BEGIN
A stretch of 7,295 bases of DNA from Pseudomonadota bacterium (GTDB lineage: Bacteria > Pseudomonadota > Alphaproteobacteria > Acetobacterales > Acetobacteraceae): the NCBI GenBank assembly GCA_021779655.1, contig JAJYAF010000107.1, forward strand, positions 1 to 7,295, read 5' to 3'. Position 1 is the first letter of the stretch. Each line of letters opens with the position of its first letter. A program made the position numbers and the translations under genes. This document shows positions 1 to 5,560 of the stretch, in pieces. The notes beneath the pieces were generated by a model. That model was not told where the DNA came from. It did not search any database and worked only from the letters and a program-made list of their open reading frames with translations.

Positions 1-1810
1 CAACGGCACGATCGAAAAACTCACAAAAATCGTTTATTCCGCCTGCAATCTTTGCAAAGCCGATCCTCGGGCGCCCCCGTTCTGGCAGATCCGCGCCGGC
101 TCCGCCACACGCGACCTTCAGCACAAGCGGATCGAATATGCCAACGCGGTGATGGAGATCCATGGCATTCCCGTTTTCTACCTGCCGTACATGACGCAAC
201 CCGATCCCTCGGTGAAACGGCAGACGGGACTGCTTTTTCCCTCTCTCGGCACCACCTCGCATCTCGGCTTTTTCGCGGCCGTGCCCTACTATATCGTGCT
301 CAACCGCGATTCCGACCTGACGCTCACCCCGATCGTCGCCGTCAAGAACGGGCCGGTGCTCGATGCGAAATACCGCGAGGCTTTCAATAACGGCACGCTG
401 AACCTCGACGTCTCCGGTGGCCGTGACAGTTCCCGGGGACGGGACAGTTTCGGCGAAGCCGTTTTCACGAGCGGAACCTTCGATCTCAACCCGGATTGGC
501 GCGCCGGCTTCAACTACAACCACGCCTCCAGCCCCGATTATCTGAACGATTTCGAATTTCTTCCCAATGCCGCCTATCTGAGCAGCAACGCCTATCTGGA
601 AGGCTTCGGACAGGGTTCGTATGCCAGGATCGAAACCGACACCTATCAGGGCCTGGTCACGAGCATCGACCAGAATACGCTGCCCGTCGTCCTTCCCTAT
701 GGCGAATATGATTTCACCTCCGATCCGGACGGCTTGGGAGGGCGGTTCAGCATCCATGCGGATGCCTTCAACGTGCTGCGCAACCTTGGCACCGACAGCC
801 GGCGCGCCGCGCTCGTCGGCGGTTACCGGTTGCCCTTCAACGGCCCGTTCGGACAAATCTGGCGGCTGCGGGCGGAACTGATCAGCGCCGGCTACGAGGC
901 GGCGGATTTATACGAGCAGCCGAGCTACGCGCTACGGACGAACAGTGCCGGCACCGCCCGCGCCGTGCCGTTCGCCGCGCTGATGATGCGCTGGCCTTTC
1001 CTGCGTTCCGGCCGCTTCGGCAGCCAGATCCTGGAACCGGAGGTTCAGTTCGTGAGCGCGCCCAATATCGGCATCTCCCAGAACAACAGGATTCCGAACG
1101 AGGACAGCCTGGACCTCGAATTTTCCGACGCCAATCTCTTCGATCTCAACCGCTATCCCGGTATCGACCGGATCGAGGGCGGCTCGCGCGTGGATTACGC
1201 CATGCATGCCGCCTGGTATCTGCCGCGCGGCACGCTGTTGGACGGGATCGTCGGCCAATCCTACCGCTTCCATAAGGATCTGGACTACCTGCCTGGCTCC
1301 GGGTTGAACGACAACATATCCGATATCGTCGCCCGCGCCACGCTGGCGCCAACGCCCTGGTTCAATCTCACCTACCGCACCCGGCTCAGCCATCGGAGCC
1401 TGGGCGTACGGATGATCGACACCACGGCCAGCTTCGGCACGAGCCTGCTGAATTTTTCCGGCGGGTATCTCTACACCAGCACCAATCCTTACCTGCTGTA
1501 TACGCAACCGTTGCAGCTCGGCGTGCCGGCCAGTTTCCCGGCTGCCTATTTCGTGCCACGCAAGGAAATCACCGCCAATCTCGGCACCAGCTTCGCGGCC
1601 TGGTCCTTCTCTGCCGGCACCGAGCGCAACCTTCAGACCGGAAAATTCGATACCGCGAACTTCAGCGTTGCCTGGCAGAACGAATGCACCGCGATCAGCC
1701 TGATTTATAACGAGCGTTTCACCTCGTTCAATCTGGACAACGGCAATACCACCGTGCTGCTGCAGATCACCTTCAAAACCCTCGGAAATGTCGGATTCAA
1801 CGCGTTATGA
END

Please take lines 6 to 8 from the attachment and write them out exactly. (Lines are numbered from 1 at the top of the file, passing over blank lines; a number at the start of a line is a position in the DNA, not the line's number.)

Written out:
301 CAACCGCGATTCCGACCTGACGCTCACCCCGATCGTCGCCGTCAAGAACGGGCCGGTGCTCGATGCGAAATACCGCGAGGCTTTCAATAACGGCACGCTG
401 AACCTCGACGTCTCCGGTGGCCGTGACAGTTCCCGGGGACGGGACAGTTTCGGCGAAGCCGTTTTCACGAGCGGAACCTTCGATCTCAACCCGGATTGGC
501 GCGCCGGCTTCAACTACAACCACGCCTCCAGCCCCGATTATCTGAACGATTTCGAATTTCTTCCCAATGCCGCCTATCTGAGCAGCAACGCCTATCTGGA